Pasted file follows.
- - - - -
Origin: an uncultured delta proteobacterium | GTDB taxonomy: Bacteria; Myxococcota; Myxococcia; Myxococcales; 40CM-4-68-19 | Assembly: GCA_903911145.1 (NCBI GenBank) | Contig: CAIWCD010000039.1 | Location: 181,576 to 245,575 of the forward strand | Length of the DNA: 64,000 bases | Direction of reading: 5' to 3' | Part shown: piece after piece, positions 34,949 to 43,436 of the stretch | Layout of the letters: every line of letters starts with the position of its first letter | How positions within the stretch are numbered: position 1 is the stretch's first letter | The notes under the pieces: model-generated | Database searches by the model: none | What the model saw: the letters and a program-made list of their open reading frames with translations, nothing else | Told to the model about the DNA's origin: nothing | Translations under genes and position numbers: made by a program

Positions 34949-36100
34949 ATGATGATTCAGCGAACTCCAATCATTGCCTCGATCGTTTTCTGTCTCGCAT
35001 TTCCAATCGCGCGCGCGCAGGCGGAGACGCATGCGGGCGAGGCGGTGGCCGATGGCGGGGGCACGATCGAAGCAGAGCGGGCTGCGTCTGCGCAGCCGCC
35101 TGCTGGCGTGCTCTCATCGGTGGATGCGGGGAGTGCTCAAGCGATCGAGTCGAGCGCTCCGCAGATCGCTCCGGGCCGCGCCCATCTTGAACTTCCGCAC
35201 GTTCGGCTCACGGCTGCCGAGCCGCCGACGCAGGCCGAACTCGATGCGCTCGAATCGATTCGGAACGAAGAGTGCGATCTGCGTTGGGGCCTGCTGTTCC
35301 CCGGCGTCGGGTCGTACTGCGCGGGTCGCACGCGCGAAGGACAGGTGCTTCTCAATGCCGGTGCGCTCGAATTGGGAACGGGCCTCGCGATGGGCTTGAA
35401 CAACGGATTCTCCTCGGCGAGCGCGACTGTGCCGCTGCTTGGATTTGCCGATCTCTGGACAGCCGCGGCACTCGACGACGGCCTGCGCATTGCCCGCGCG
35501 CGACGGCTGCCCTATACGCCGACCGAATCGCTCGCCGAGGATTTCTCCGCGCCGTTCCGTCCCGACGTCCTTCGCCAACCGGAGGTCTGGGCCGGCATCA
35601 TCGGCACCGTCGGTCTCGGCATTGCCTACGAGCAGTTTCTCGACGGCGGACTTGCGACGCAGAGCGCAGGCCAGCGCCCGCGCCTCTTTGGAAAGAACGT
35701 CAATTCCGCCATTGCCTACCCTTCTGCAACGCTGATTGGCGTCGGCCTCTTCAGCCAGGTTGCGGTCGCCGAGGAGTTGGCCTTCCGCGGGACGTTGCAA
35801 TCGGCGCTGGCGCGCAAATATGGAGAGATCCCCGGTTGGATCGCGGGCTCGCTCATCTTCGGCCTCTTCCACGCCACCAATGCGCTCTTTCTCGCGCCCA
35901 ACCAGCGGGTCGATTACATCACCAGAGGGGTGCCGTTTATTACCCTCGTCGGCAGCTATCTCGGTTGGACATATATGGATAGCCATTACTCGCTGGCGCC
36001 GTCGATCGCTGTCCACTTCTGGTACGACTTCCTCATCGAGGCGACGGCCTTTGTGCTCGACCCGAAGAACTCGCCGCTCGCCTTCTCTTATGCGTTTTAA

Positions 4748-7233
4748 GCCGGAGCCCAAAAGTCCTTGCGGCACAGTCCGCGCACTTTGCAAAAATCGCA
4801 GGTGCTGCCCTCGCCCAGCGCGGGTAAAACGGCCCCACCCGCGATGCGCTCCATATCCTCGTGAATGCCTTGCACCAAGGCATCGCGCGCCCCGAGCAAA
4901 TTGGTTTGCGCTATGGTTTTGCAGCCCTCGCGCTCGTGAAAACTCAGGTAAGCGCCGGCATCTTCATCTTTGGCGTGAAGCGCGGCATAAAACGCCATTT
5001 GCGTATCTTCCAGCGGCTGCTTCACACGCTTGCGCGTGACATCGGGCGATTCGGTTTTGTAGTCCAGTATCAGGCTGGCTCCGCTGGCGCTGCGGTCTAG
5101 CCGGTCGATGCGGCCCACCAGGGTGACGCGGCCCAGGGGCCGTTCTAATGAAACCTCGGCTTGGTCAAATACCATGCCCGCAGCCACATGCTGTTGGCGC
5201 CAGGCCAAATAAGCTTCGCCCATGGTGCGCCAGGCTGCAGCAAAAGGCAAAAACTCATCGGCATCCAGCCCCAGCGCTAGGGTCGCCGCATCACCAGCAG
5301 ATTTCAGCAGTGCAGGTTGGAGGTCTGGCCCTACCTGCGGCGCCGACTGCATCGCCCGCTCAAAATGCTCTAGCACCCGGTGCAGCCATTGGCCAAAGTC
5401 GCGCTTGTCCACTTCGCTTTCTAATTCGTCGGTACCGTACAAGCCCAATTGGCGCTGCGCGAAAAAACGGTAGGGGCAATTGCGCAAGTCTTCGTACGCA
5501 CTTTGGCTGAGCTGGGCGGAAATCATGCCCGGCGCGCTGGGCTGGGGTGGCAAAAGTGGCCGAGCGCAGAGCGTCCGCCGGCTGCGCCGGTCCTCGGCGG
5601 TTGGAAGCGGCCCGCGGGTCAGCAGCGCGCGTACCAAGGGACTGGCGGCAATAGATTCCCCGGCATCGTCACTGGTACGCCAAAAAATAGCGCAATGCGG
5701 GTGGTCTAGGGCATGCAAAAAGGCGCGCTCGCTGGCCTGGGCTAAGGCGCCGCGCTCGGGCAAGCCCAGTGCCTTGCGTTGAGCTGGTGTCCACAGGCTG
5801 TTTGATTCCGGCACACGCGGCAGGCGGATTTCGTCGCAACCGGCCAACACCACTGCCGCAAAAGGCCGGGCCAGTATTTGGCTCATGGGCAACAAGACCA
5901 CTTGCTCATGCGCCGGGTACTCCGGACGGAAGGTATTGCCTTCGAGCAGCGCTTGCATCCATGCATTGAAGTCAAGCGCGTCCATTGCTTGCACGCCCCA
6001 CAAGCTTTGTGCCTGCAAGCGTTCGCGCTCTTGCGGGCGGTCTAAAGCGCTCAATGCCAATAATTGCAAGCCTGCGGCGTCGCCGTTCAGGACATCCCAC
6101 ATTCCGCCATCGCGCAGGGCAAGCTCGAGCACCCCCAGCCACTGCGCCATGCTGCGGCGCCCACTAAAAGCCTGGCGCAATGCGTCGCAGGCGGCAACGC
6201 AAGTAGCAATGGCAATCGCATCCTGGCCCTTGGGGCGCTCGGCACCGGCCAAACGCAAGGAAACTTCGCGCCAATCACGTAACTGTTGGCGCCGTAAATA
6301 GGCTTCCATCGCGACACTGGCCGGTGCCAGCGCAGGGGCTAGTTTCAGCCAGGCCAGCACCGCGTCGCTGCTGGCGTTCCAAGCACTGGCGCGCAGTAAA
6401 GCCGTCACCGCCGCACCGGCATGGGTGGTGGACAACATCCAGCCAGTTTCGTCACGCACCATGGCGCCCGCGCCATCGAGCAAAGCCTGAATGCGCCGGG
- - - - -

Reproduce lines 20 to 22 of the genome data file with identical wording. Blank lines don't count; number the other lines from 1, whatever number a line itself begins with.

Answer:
5101 CCGGTCGATGCGGCCCACCAGGGTGACGCGGCCCAGGGGCCGTTCTAATGAAACCTCGGCTTGGTCAAATACCATGCCCGCAGCCACATGCTGTTGGCGC
5201 CAGGCCAAATAAGCTTCGCCCATGGTGCGCCAGGCTGCAGCAAAAGGCAAAAACTCATCGGCATCCAGCCCCAGCGCTAGGGTCGCCGCATCACCAGCAG
5301 ATTTCAGCAGTGCAGGTTGGAGGTCTGGCCCTACCTGCGGCGCCGACTGCATCGCCCGCTCAAAATGCTCTAGCACCCGGTGCAGCCATTGGCCAAAGTC